A 12-year-old girl, student of a civic body-run school in Mumbai died today while over 160 other students were hospitalised due to suspected poisoning after they took iron-boosting pills given by the school.
The girl was administered iron and folic acid tablets on Monday at the Municipal Urdu School Number 2 at Bainganwadi in suburban Govandi, a statement from the Brihanmumbai Municipal Corporation (BMC) said.
The statement added that the girl skipped school on Tuesday but attended classes on Wednesday and Thursday. She died at her home Thursday night after a "history of vomiting blood".
The statement said the students of BMC-run schools were given iron, folic acid and deworming tablets as part of a Central government scheme aimed at fighting anaemia among children.
The civic body claimed that "there were no reports of any untoward incident" during this national programme.
Officials today said tuberculosis might be a cause behind the girl's death, though the BMC statement maintained that the "details of her previous illness are not known".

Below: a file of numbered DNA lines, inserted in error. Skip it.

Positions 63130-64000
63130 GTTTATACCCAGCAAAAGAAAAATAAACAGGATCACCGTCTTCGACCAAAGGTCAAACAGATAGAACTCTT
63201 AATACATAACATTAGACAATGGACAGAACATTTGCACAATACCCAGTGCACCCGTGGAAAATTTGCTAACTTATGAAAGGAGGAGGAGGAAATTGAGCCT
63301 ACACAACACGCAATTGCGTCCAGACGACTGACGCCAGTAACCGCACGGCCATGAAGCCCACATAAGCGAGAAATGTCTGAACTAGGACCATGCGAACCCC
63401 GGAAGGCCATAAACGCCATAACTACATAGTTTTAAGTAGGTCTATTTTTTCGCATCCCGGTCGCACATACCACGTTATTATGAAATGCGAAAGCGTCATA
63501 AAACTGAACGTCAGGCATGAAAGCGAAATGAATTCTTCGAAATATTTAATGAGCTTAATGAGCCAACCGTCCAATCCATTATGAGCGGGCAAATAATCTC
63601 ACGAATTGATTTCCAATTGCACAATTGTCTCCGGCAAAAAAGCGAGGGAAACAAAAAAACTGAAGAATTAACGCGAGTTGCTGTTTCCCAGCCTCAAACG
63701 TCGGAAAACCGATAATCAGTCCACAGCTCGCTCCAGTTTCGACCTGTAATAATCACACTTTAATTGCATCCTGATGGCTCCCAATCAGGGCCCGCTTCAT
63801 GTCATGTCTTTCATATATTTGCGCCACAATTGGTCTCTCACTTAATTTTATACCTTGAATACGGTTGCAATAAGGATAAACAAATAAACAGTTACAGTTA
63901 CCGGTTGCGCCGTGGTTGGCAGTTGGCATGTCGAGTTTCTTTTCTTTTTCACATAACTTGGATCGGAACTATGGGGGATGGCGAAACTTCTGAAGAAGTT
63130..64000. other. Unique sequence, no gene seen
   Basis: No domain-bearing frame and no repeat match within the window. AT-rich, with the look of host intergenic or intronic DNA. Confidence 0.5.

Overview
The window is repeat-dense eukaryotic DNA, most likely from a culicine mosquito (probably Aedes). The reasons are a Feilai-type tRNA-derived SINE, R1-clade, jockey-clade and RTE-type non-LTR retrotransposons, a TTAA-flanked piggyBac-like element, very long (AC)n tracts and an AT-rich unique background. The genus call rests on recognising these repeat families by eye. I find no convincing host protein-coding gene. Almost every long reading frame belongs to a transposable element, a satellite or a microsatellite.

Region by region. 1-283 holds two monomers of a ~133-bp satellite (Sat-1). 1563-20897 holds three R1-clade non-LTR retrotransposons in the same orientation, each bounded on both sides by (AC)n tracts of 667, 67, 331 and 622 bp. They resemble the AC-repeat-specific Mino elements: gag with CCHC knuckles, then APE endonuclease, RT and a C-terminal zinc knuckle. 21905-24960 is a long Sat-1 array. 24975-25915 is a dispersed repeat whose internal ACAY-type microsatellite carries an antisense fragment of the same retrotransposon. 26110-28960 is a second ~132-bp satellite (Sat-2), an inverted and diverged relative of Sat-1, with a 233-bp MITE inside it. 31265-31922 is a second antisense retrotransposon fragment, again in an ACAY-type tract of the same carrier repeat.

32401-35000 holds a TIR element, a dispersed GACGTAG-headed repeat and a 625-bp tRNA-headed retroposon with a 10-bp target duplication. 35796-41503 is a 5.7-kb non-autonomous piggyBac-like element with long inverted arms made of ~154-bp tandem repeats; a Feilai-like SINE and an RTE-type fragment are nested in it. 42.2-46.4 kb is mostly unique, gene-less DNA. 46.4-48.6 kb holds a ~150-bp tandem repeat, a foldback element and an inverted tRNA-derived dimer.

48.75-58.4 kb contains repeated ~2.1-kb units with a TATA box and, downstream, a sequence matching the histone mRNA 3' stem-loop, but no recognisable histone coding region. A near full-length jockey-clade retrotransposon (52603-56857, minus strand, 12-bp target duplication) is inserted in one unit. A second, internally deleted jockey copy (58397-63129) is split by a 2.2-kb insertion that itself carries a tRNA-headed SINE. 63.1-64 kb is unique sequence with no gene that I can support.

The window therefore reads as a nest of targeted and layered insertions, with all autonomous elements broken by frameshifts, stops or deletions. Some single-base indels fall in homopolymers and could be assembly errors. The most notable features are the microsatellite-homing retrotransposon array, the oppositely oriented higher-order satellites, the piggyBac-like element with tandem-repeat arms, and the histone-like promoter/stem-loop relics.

A BMC official said the parents of 161 other students of the school "panicked" and brought them to the civic body-run Rajawadi Hospital at Ghatkopar and Shatabdi Hospital at Govandi.
"A few children complained of nausea and giddiness. However, no one had major signs or symptoms," a senior BMC official said.
He added that all the children were examined by paediatricians and advised discharge from the hospitals.
Padmaja Keskar, Executive Health Officer, BMC said the tablets given to the students were "tried and tested", adding that the cause of the girl's death would only be known once the post-mortem report came in.
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